He discouraged talk of minorities, rather encouraged Muslims to see themselves as citizens that belong to society.’European governments should treat citizens equally and have a duty of consistency.’ On a very positive note he said we had moved on from talk of integration and should move the discourse to ‘belonging’.
* * *
Adhaf Soueif in conversation with Peter Florence [Sponsored by Casa Arabe and the British Council]
Friday 4 April
Peter Florence introduced Adhaf Soueif as one of the great novelists writing in the English language.
He asked her start by further exploring issues about the multiplicity of identity introduced by Tariq Ramadan on the previous evening. She said while writing the introduction to her book Mezzaterra, Fragments from the Common Ground, which is a collection of political essays and essays on literature, culture and politics, she came face to face with the issue of identity. Growing up in Egypt in the sixties, she said they thought of themselves comfortably as Egyptian, Muslim, Arab, African, Coptic etc. She did not come across the word for identity in Arabic, huwiyyah until many years later. She said she was comforted by Tariq Ramadan’s words about multiple identities and shared cultures and traditions. ‘What am I?’ she asked: ‘I am Egyptian, Arab and part of Western culture.’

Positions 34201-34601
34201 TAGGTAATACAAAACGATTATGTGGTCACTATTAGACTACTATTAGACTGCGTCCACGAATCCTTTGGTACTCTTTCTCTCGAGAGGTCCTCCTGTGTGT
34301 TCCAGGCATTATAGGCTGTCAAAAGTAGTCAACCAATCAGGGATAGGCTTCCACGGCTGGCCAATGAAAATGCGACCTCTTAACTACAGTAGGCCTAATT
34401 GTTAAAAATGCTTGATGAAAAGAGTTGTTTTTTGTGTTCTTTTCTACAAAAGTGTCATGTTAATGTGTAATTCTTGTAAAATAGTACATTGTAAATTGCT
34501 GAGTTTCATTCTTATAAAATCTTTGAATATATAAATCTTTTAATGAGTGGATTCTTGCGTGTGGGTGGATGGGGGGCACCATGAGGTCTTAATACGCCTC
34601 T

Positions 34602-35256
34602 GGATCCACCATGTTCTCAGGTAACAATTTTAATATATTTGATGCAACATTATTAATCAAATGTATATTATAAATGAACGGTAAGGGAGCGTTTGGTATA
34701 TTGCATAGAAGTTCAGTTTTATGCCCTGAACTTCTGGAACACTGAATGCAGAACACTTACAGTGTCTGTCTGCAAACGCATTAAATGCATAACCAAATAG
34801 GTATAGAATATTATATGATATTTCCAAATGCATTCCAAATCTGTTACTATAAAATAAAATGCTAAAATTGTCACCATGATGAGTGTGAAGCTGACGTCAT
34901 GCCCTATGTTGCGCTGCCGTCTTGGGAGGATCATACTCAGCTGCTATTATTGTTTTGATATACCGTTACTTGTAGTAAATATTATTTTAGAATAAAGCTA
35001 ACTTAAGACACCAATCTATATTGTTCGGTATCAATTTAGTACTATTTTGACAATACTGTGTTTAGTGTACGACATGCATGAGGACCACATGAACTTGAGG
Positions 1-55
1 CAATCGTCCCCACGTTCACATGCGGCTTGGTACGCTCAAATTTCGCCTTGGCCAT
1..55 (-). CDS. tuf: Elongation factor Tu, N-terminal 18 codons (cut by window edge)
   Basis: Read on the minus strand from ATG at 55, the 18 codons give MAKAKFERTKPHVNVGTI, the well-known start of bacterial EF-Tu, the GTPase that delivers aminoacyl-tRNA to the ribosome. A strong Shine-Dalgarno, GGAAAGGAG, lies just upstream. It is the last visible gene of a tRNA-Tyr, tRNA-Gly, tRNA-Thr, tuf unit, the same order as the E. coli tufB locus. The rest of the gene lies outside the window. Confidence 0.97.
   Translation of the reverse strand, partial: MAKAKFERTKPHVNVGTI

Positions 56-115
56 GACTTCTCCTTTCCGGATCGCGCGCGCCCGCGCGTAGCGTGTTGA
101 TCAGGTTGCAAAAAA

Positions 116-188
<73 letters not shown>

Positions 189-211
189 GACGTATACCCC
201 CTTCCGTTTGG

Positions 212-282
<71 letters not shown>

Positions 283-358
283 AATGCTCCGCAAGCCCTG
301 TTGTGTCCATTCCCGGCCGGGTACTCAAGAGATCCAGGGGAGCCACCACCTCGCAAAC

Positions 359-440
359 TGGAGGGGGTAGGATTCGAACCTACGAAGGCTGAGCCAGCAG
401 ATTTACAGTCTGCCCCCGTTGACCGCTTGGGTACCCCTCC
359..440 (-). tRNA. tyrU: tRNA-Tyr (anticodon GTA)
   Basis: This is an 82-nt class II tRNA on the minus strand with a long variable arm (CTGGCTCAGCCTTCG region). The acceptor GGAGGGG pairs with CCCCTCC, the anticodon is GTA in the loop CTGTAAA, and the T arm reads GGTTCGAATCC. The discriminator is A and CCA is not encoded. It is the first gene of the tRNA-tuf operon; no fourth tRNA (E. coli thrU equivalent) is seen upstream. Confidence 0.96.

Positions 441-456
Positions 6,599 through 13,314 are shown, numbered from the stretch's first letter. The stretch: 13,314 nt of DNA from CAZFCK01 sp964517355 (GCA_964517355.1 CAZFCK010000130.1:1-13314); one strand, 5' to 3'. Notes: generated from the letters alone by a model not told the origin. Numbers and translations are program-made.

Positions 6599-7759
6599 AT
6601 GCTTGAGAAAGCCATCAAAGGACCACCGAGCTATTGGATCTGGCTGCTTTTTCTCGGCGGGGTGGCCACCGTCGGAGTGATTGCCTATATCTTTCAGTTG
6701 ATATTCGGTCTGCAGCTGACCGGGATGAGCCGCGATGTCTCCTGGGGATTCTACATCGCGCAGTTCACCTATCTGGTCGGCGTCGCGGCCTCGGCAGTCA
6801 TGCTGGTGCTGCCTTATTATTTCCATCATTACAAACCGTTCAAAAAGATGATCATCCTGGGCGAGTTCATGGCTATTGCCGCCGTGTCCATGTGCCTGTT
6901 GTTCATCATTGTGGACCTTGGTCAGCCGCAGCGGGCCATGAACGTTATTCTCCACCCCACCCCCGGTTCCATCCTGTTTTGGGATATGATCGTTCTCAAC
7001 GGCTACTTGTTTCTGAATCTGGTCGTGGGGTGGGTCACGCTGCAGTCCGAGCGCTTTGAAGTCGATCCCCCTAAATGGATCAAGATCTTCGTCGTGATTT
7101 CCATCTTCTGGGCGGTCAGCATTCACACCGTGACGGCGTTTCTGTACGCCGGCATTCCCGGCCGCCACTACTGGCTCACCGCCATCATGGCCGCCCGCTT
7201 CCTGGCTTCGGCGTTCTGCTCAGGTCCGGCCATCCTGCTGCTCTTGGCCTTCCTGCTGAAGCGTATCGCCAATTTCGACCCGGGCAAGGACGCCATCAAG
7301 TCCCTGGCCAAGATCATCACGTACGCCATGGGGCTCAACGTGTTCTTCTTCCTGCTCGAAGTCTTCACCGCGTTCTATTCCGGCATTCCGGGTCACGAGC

When asked about how English became her writing language and about which language she dreamt in, she replied that her dreams were merged in both and that she was most comfortable when she can speak in both languages. In the fifties she accompanied her parents, both lecturers, to the UK aged 4, in order for her mother to pursue her PhD in English literature. On her return to Egypt aged 8 she had lost Arabic and had to re-learn it. However she had begun to read books in English and continued to be an avid reader. They had two libraries at home; her mother’s which was mostly English: fiction, poetry and her father’s; mostly sociology and history. She preferred her mother’s library.